Booker, Wyden, Lewis, Neal Request GAO Study on Opportunity Zones
WASHINGTON, D.C. – U.S. Senators Cory Booker (D-NJ) and Ron Wyden (D-OR), along with Congressmen John Lewis (D-GA) and Richard Neal (D-MA), called on the Government Accountability Office to study the Opportunity Zones tax incentive program following multiple reports of possible wrongdoing by senior administration officials in implementing the 2017 tax incentive program. The Opportunity Zones program, based on bipartisan legislation authored by Booker, Senator Tim Scott (R-SC), and Congressman Ron Kind (D-WI), creates a tax incentive for individuals who reinvest unrealized capital gains into high-impact, long-term projects in high-poverty communities across the country.
In a letter, the lawmakers asked the GAO to collect and analyze information about how the Opportunity Zones incentive has been implemented by the Internal Revenue Service (IRS) and the Treasury Department, how census tracts were designated as Opportunity Zones, what compliance measures were used to ensure adherence to the law, and how the Treasury Department can measure the effectiveness of the tax incentive.
“Given the breadth of the Opportunity Zone incentive, the lack of reporting requirements under current law, as well as the high levels of reported interest from taxpayers, we believe it is critical that the Government Accountability Office (GAO) assist Congress in evaluating the incentive and monitoring its implementation and outcomes.”
This week’s letter follows a letter Booker sent to the Treasury Department last week calling for an immediate and complete review of its actions certifying Opportunity Zones for eligibility requirement conformance. In the coming weeks, Booker plans to continue to weigh in with Treasury on the development and implementation of robust reporting requirements that will provide much needed information on how this incentive is being used.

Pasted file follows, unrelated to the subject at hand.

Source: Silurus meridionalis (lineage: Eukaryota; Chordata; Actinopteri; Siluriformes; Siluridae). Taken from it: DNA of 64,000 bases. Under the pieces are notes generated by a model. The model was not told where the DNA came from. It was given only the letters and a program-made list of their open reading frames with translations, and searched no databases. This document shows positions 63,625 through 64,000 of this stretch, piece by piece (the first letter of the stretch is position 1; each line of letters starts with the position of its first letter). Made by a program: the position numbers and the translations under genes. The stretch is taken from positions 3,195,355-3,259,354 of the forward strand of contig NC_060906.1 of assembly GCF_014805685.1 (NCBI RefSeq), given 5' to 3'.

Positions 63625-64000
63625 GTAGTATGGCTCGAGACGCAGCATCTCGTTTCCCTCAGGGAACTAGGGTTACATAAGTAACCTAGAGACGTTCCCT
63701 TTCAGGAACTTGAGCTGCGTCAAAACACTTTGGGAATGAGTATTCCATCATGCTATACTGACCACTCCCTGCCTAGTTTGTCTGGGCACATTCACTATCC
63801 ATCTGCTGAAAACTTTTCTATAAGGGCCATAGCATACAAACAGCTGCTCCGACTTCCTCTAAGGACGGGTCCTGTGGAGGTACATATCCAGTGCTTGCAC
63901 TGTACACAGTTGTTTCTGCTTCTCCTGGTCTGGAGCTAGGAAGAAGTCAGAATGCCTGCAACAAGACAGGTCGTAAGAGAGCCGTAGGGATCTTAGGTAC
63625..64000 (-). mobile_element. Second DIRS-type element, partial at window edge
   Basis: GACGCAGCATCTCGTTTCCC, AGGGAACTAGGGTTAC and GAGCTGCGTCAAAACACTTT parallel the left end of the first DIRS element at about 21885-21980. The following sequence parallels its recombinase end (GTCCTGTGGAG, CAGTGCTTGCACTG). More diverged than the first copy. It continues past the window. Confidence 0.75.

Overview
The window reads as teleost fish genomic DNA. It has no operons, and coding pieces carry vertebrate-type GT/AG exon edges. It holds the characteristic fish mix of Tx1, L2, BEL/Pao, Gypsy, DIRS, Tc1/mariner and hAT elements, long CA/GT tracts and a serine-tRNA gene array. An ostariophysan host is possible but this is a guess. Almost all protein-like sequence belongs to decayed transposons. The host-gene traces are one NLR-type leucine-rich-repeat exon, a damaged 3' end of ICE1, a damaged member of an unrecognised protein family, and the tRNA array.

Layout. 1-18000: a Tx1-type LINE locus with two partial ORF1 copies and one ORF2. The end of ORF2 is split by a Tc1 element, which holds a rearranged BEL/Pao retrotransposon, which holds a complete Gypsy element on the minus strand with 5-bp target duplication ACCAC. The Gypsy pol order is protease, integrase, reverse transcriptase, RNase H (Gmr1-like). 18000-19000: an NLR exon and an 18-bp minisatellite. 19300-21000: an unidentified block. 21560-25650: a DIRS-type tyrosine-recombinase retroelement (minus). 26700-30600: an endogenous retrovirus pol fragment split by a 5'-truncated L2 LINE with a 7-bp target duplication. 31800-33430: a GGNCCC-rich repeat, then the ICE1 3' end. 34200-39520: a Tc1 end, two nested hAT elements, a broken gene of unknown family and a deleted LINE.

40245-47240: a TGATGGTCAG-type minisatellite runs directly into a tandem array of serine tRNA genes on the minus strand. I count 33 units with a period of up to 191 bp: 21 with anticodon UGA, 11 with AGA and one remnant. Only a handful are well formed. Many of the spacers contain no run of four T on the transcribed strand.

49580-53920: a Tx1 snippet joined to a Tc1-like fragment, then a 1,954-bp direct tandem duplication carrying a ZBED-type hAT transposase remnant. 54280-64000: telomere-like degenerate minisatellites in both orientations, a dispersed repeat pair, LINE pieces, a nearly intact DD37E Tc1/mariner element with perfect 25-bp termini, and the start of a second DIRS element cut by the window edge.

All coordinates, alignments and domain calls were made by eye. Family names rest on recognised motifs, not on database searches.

Booker and Scott originally introduced the Investing in Opportunity Act in April 2016, and a provision based on the bill was wrapped into the 2017 GOP tax bill. However, critical reporting requirements that were included in Booker and Scott’s original bill were removed from the final measure that became law in December 2017.
Booker has repeatedly and aggressively pushed to restore these safeguards, including authoring a bipartisan bill that would restore the removed safeguards with Senators Scott, Maggie Hassan (D-NH), and Todd Young (R-IL) earlier this year. Booker also wrote to the Treasury last month and in January urging it to adopt stronger reporting requirements for investors using the tax incentive.
The full letter is available here and below:
The Honorable Gene L. Dodaro
Comptroller General of the United States
United States Government Accountability Office
441 G Street, NW
Washington, D.C. 20002
Dear Comptroller Dodaro: